Putting his passion to work

Posted 11/24/08

Holly Cook When most 25-year-olds are still deciding what they want to do with their lives, Matt Nelsen has it figured out. In fact, the Centennial …

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Putting his passion to work


Holly Cook

When most 25-year-olds are still deciding what they want to do with their lives, Matt Nelsen has it figured out.

In fact, the Centennial resident knew what he wanted to do long before he graduated college. He wanted to be his own boss and he didn’t want to be an industrial engineer.

“I’m an intelligent guy. I’m good at engineering, but I didn’t have the passion for it,” Nelsen said.

What’s more, the certified professional tennis player would rather play a leisurely game of tennis during his day than sit behind a desk in a stuffy suit.

Drawing on those three facts about him, Nelsen started Drop Shots Tennis; a facility geared toward teaching 2- through 10-year-olds how to play the game.

His long-term goal is to start a franchise bringing Drop Shots to kids all over the country.

The whole project was set in motion when Nelsen was a college student at the University of San Diego. He and a friend started a storage business — picking up, storing and dropping off college students’ boxed belongings. The business caught on like wildfire, gaining the attention of 20 colleges across the country, according to Nelsen.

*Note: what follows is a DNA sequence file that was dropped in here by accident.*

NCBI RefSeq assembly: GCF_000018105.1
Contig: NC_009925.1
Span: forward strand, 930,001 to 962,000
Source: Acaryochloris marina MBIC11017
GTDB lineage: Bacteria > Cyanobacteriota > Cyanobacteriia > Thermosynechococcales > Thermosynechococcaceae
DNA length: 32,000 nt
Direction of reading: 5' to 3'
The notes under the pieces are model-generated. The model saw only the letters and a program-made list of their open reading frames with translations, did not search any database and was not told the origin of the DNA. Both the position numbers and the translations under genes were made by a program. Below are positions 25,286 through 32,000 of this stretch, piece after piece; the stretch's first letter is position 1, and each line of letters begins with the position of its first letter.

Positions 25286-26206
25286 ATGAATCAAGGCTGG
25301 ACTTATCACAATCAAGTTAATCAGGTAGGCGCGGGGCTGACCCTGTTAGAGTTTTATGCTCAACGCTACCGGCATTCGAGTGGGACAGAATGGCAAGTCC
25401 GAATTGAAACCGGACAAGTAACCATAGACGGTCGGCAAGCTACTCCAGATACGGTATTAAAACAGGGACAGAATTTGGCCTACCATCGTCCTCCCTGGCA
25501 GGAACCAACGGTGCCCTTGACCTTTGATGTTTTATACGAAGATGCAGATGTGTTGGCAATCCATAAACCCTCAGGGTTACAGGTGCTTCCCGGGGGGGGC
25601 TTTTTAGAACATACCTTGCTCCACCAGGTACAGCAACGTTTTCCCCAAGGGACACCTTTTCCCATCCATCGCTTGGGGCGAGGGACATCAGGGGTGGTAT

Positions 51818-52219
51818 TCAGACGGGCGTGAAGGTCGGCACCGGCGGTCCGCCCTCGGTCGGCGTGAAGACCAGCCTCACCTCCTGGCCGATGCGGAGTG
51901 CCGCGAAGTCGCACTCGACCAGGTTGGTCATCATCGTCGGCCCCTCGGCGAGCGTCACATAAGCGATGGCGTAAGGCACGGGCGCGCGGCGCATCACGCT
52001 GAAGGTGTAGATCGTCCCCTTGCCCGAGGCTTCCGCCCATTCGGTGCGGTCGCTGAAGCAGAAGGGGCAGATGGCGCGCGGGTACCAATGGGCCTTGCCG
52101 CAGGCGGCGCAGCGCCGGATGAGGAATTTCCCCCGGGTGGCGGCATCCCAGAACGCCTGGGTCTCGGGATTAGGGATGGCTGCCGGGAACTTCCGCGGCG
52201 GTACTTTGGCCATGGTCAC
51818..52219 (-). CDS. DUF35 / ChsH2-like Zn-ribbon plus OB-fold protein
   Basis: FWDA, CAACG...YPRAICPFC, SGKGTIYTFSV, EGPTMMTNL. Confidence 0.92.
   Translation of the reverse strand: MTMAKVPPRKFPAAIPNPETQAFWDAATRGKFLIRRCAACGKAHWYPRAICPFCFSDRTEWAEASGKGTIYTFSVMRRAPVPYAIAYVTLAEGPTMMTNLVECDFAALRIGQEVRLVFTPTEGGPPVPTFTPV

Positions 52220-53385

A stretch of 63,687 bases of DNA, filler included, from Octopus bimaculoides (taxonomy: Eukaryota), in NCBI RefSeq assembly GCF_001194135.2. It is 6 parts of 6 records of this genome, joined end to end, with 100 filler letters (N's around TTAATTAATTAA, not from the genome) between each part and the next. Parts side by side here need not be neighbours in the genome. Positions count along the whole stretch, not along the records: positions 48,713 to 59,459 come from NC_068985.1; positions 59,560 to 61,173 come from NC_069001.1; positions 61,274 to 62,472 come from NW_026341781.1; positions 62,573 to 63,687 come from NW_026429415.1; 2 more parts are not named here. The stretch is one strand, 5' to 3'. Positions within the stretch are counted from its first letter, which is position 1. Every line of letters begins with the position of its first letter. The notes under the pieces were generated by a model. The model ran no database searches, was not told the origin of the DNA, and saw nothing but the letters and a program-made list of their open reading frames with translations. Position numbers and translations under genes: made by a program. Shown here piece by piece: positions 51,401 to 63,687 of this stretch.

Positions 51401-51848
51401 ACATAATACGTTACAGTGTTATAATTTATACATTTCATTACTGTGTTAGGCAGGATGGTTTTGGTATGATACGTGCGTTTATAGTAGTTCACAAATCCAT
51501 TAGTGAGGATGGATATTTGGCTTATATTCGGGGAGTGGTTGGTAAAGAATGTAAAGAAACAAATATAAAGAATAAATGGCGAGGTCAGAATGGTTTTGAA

It was then that Nelsen’s partner offered him a number he couldn’t refuse for his share of the company.

“I wanted to stick with it. It was my idea, but I just couldn’t say ‘no,’” Nelsen said. Accepting the offer gave him enough capital to start Drop Shots.

Drop Shots kids learn to play tennis on miniature courts with miniature racquets and balls.

In high school, Nelsen worked for a similar company, teaching kids proper technique. But the business went under and Nelsen said he’d always thought it would be a good idea to start one up again.

Drop Shots opened in February and conducts as many as nine classes a day. Nelsen’s sister, KT, manages the facility and serves as head instructor.

Nelsen said his goal was to reduce the dependency on him as an instructor and a manager. Dependency, he said, was the fatal flaw of his predecessor’s tennis business.

“I love the kids but I want to make sure they are getting quality training from all of the instructors,” he said.

When he’s not at the office, the entrepreneur is coaching tennis at Arapahoe and Chaparral high schools. During the lunch hour he moseys over in his sweatpants to meet his friends in their stiff suits to discuss the work day.

“I don’t know what I like more,” Nelsen said. “Being my own boss or learning all about business,” he said.

Nelsen could have learned from his first business partner in college, but even he didn’t know what to do, Nelsen said.

“I thought he would take care of all the business stuff while I managed the operational side,” he said. “Turns out [my friend] didn’t know much about starting a business. Business majors only learn about big business. No one teaches them how to start one.”

As a result, most of his business knowledge was self-taught. Nelsen said he utilized free information from the Small Business Association, and picked his professor’s brains.

That experience helped him start Drop Shots, but Nelsen will admit, this business taught him much more than he expected.

“You’d be amazed at the parallels there are to parenting or relationships,” he said in regard to running his own business.

For more information, visit www.dropshotstennis.com.


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